The study of spatiotemporal variation in temperature is vital to assess changes in climate, especially in the Himalayan region, where the livelihoods of billions of people living downstream depends on water coming from the melting of snow and glacier ice. To this end, temperature trend analysis is carried out in the Narayani River basin, a major river basin of Nepal, characterized by three climatic regions: tropical, subtropical and alpine. Temperature data from six stations located within the basin were analyzed. The elevation of these stations ranges from 460 to 3800 m a.s.l. and the time period of available temperature data ranges from 1960–2015. Multiple regression and empirical mode decomposition (EMD) methods were applied to fill in missing data and to detect trends. Annual as well as seasonal trends were analyzed and a Mann–Kendall test was employed to test the statistical significance of detected trends. The results indicate significant cooling trends before 1970s, and warming trends after 1970s in the majority of the stations. The warming trends range from 0.028 to 0.035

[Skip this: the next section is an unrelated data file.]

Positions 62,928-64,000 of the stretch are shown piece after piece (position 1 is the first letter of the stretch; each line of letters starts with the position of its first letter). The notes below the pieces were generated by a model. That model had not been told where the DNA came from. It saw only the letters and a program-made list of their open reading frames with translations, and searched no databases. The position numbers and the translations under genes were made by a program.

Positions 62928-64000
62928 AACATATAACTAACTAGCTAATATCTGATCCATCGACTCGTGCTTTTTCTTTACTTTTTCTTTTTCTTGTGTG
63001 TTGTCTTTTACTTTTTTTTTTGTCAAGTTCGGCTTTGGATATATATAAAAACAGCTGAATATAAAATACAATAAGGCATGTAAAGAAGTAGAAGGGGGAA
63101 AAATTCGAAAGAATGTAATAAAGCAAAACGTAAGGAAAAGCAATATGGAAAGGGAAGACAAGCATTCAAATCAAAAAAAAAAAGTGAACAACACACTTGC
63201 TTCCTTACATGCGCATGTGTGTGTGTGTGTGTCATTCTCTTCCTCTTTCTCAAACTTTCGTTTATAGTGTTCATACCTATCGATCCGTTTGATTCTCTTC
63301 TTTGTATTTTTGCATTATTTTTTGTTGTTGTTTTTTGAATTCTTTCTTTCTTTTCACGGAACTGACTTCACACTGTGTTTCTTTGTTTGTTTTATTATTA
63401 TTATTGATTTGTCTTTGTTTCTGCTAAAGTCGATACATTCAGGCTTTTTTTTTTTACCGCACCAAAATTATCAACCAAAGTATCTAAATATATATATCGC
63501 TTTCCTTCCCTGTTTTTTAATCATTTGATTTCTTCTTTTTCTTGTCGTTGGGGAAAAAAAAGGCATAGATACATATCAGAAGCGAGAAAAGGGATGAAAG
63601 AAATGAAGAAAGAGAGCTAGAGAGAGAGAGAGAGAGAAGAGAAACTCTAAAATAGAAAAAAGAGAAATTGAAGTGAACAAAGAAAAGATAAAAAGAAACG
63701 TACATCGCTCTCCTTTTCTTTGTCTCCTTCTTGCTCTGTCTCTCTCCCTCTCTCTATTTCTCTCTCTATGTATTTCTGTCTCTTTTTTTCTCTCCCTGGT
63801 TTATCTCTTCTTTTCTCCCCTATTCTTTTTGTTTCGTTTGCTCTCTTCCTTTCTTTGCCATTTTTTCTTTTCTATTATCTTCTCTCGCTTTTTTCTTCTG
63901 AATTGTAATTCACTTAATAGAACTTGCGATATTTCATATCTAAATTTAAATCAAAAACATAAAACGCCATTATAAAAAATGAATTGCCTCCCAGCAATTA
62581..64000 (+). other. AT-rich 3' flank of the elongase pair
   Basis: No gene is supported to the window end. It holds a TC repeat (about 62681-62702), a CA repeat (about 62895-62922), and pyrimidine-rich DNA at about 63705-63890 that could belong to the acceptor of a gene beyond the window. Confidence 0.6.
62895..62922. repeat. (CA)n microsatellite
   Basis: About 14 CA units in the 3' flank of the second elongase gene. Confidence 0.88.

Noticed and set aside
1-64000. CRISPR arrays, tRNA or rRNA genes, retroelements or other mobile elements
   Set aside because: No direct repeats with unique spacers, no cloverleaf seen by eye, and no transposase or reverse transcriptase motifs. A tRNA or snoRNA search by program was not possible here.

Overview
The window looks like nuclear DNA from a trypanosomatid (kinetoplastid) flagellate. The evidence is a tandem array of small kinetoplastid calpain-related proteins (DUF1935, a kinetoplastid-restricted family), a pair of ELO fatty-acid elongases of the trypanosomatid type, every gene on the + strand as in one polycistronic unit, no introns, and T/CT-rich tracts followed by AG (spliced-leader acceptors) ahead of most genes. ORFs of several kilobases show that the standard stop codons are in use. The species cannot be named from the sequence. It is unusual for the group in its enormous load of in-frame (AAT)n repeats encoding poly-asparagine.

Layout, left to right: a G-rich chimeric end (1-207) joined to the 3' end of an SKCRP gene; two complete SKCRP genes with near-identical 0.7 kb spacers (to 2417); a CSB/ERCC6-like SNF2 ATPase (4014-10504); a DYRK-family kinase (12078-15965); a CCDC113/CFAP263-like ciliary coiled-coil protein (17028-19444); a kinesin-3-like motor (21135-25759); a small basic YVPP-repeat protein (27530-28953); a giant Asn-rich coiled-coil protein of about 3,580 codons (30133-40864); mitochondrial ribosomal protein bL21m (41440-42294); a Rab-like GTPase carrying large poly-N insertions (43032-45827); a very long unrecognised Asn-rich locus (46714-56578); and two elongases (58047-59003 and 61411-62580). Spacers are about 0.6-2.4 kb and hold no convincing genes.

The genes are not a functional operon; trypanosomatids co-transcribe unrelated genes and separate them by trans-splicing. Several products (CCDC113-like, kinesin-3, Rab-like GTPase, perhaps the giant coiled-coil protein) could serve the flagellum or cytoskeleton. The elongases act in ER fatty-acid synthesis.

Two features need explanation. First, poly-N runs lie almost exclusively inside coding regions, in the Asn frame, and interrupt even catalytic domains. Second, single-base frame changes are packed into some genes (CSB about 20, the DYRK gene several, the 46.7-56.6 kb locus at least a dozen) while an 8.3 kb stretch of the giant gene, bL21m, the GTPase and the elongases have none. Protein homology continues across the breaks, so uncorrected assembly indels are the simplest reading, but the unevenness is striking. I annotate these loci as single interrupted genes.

with a mean increasing trend of 0.03
after 1971. Seasonal trends show the highest warming trends in the monsoon season, followed by winter and the premonsoon and postmonsoon season. However, the difference in warming rates between different seasons was not significant. An average temperature lapse rate of −0.006
with the steepest value (−0.0064
) in the premonsoon season and the least negative (−0.0052
) in the winter season was observed for this basin. A comparative analysis of the gap-filled data with freely available global climate dataset show reasonable correlation, thus confirming the suitability of the gap filling methods.
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